Long after we showed the last reel of Carrie, back in ’77, a parking lot magnate acquired the place for live shows. To our horror, he treated the marquee like a kind of cake, frosting it in ornate plaster and stucco, embedding a tiny neon script “St. George” in the center. No doubt, he was trying to circumvent the leakage problem, but to no avail. When it rained, water still ran out from under the plaster, freezing often enough, and increasing the risks of walking under the overhang (I was sure the whole thing, rusted badly under its heavy load, would fall on me or some other innocent pedestrian, so I walked in the street for many years). So, kudos to management, who’ve won a five million dollar plus grant to do a variety of things interior and exterior. Meanwhile, to celebrate the removal of all that hideous plaster, I’m dedicating the remainder of this blog post to theater marquees and their multiple uses. Mostly, these ornate overhangs have served to advertise what’s showing, but there have been and continue to be creative uses for these gigantic illuminated message boards.
The most intriguing alternative use is as literary devices in novels and in movies themselves! To quote from a "novelization" of a cult film:
"Continuing to the end of the block, Marty found himself in front of the Essex Theater, a movie house which he had never seen before but felt he knew intimately. According to his mother and father — especially when a few drinks loosened their lips—the Essex was the local petting parlor during the early and mid-1950s. There, in the balcony or deep recesses of the back row, many warm and wonderful relationships were spawned. Occasionally, people even went there to see a movie, although oldtimers like Mom and Dad never reminisced about what was on the screen. Now it advertised in large red letters: CATTLE QUEEN OF MONTANA, starring Barbara Stanwyck and Ronald Reegan. Beneath the marquee floated a banner that read AIR CONDITIONED."
—From Back to the Future by George Gipe (quote, page 83)
In Back to the Future, Cattle Queen of Montana was part of the theater’s past, but Orgy American Style would indicate its transformation, by 1985, into a 24-hour porn house. When Marty travels beyond his own adolescence, into the future, the same theater features Jaws 19 (Spielberg referencing Spielberg), in the unfathomable year of 2015.
The New York Times noted in 1995, “When film characters go to the movies, or even pass a movie theater, the title on the marquee usually embodies a message. It can be a subtle commentary, a foreshadowing or merely an act of whimsy.” Think Woody Allen in Annie Hall, The Purple Rose of Cairo or Crimes and Misdemeanors.
Beyond plot devices and outright advertising, marquees can serve as blank slates for self-expression. For example, this summer in Milwaukee, Dan Carpenter proposed to Kat (last name not listed) using the device of the Riverside Theatre’s otherwise blank marquee. The couple had, apparently, had one of their first dates at the Riverside, an old movie/Vaudeville house of some 2500 seats, these days a working live theater which remarkably still boasts its original 3-manual 13-rank Wurlitzer organ.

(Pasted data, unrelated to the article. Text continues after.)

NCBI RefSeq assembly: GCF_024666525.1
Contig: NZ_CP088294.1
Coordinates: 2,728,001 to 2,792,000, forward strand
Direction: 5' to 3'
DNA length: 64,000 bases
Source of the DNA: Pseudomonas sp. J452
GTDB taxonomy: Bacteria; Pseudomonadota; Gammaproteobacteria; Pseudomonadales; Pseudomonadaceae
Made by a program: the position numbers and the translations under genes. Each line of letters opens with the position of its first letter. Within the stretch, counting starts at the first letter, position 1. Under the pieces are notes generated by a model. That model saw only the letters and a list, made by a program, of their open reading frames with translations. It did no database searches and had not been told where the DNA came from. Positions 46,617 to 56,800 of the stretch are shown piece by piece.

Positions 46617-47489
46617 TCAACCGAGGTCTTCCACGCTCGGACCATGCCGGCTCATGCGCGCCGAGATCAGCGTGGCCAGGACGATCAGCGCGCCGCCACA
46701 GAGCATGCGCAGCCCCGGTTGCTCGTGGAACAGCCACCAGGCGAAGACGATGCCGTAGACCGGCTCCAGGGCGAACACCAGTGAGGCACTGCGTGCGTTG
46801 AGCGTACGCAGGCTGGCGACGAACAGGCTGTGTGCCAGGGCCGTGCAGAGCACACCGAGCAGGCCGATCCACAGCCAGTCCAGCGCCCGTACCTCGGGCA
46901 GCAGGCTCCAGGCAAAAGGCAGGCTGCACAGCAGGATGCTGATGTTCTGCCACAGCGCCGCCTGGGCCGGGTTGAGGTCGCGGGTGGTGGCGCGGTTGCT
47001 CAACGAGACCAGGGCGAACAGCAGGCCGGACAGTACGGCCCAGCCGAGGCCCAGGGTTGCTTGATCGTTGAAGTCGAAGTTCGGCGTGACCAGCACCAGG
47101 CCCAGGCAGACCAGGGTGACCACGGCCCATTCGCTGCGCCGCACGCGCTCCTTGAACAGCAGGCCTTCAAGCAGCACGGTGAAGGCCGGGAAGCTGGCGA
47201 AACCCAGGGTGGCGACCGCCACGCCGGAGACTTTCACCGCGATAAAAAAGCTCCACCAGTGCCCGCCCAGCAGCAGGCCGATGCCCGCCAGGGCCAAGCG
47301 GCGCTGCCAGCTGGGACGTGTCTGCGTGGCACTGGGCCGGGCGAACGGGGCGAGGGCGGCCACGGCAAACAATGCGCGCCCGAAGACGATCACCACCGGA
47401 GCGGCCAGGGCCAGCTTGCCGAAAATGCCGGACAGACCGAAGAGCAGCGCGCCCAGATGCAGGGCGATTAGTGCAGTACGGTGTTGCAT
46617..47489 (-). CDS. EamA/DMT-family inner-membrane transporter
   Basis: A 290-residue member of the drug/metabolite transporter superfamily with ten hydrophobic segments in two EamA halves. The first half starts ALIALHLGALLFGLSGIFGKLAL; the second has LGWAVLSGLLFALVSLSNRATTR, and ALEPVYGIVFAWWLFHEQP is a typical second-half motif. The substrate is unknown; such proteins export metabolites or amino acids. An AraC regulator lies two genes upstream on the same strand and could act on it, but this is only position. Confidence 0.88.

Perhaps what started me off on this riff about marquees is an interesting article I read in The New York Times this past Sunday about a treasured Brooklyn movie house. the Pavilion, originally the single-screen Sanders that’s in the process of being revitalized to become the new Nitehawk Cinema (the original Nitehawk is in Williamsburg). Now as you may know, I am originally a poet, so when I read that the Nitehawk folks had hired some Brooklyn poets to keep the marquee active during renovation, by writing Brooklyn movie haikus, I was intrigued.
But here’s what gave me goosebumps: And though the haikus fit flawlessly on the Pavilion’s marquee, Pisarra [Drew Pisarra, one of the poets] said the theater does not always have the letters needed to produce all of the poems, which requires some literary logistics to ensure there are enough As, Bs, and Cs.
Just like the old days! -- when we had to spell out WW and the Dixie Dance Kings, as (upside-down M, upside-down M) & the Dix Dnc Kngs. We had run out of “i’s” and “w’s.”. Fortunately, this cryptic message was on the uphill side, which, fewer people read. The downhill side, visible to people walking up the hill from the ferry, was okay.
Afterthought #1: Paulie, a staffer who often changed the marquee letters on Tuesday nights, suggested we simply put See Other Side on the uphill face of the marquee, but he was voted down.
Afterthought #2: Dean, my husband and long-ago partner at the St. George Theatre, recalls driving to the Pavilion Theater in Brooklyn (the Sanders in those days), on a mission to procure two gigantic red plastic J’s, two A’s, two W’s and one S (for the anticipated arrival of JAWS the following week). These letters were twice the size of our old-school aluminum letters; the theater manager, who was selling them for ten dollars apiece, couldn’t furnish a second S, which had “gone missing.” He told Dean, “We had an usher named Sam, I think he swiped it to put on his bedroom wall.”
Correction: An earlier version of this blog post mistakenly identified the quoted text from Back to the Future as a novel that preceded the film. It was, actually, a "novelization" after the script. Mea Culpa.